The BBC Obituary: French thinker Baudrillard dies1
The French sociologist
and philosopher Jean Baudrillard has died aged 77 at his home in Paris following a long illness. Baudrillard, a leading post-modernist thinker, is perhaps
best known for his concept of hyper-reality. He argued that spectacle is
crucial in creating our view of events – things do not happen if they are not
He gained notoriety for
his 1991 book The Gulf War Did Not Take Place and again a decade later
for describing the 9/11 attacks as a "dark fantasy". Baudrillard
focused his work on how our consciousness interacts with reality and fantasy, creating
from them a copy world he called hyper-reality. He said that mass media led to
hyper-reality becoming a dominant force in today's world – an argument taken to
a provocative extreme in his statement that the 1991 Gulf War primarily took
place on a symbolic level. Since little was changed politically in Iraq after the conflict, all the sound and fury signified little, he argued.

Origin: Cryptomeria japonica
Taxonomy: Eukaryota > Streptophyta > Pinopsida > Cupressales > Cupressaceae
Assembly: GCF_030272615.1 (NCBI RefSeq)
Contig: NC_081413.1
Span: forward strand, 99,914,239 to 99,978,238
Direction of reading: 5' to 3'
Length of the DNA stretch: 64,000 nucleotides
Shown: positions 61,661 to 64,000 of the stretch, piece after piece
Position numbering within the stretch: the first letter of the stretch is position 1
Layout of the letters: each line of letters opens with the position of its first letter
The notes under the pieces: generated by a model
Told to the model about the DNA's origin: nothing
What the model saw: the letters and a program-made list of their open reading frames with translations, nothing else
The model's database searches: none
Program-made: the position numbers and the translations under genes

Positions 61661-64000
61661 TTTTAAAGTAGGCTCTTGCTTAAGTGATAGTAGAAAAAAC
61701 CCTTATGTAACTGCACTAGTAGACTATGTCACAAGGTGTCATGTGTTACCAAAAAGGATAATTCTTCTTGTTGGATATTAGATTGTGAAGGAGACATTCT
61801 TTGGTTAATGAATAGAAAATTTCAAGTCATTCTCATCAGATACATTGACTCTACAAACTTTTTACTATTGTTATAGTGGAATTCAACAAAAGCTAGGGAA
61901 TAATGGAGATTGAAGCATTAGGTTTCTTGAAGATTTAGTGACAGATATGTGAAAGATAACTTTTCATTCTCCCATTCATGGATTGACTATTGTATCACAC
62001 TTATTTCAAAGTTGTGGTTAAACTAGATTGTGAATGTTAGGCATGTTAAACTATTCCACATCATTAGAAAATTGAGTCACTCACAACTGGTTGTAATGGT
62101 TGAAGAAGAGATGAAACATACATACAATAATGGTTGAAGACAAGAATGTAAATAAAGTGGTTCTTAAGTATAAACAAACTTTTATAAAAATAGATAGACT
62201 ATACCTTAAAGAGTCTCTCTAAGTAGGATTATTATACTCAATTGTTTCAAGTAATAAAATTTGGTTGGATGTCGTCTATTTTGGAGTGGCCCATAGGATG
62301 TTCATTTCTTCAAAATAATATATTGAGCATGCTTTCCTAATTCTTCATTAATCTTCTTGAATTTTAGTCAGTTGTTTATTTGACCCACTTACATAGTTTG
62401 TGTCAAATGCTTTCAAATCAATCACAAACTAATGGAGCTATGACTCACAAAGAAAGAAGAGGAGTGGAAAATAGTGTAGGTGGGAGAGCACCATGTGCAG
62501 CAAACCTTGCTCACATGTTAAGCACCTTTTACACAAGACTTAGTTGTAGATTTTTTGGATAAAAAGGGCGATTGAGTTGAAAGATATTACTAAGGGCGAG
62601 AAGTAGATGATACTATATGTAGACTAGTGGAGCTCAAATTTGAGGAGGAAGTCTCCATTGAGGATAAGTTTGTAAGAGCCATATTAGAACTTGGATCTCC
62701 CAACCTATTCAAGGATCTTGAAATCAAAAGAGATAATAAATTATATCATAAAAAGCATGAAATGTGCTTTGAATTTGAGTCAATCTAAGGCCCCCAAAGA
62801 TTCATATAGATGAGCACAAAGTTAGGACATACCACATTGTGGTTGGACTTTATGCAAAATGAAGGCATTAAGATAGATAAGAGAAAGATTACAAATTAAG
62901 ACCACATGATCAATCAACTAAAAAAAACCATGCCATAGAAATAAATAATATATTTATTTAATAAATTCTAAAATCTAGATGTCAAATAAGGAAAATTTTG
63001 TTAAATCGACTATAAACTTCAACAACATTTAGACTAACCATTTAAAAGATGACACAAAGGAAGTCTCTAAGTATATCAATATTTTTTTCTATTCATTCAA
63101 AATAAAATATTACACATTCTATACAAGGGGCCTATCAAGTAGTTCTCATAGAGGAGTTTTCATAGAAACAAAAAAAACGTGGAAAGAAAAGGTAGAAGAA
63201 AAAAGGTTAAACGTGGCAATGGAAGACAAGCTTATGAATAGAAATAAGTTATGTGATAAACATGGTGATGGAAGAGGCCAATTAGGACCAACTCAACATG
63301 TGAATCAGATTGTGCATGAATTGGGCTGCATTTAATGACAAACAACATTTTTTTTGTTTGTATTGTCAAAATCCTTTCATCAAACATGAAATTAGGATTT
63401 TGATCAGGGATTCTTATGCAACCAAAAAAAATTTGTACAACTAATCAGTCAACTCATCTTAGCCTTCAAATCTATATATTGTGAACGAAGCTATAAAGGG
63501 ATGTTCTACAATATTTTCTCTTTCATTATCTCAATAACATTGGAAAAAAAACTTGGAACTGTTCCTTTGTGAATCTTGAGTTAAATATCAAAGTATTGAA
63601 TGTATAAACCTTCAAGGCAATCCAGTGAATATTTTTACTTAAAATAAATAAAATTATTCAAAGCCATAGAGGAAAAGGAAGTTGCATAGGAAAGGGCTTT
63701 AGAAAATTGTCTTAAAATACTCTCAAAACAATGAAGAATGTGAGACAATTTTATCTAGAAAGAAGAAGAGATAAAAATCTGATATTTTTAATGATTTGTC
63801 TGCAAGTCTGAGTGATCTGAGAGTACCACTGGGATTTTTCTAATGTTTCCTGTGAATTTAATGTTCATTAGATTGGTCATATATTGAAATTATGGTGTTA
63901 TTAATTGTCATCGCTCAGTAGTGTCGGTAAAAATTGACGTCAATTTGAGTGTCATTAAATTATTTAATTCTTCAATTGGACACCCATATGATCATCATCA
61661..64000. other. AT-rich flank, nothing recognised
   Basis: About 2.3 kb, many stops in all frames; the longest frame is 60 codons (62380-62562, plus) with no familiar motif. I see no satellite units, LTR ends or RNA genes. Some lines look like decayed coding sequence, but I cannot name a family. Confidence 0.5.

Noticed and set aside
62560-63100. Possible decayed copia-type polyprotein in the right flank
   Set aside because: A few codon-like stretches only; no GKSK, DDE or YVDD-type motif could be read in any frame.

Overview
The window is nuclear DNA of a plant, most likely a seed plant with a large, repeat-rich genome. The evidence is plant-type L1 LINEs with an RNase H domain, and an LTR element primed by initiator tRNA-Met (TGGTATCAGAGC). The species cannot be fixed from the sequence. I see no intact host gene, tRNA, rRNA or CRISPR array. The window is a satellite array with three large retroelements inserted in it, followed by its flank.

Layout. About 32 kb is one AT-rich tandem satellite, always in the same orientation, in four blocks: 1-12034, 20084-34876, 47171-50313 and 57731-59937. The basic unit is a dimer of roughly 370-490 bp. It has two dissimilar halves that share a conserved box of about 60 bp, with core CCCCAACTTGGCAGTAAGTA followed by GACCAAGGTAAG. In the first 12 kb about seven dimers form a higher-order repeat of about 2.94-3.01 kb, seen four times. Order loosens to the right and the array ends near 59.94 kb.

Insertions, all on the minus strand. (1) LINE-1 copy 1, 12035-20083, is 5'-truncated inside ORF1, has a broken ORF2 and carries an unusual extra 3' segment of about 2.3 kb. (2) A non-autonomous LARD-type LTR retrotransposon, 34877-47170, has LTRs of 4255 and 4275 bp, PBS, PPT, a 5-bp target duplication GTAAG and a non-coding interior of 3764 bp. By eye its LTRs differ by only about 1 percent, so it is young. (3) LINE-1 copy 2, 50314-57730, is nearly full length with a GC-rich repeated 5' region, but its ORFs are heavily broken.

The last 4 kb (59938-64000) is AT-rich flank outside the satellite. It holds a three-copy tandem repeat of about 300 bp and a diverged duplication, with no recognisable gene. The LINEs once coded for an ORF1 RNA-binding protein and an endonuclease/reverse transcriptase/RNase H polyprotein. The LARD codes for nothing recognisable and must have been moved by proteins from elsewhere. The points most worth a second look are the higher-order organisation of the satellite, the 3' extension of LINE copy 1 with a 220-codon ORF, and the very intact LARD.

In his essay The
Spirit of Terrorism: Requiem for the Twin Towers, he caused controversy
again by describing the 9/11 attacks as a fusion of history, symbolism and dark
fantasy, "the mother of all events". While terrorists had committed
the atrocity, he wrote: "It is we who have wanted it. Terrorism is
immoral, and it responds to a globalization that is itself immoral."
Born in Rheims into a peasant family, he studied German at the Sorbonne, later working as a
teacher and translator. He taught sociology throughout the 1960s. He was a
prolific writer, penning more than 50 works including: Simulacra and
Simulation (1981), America (1986), and The Spirit of Terrorism
and Requiem for the Twin Towers (2002).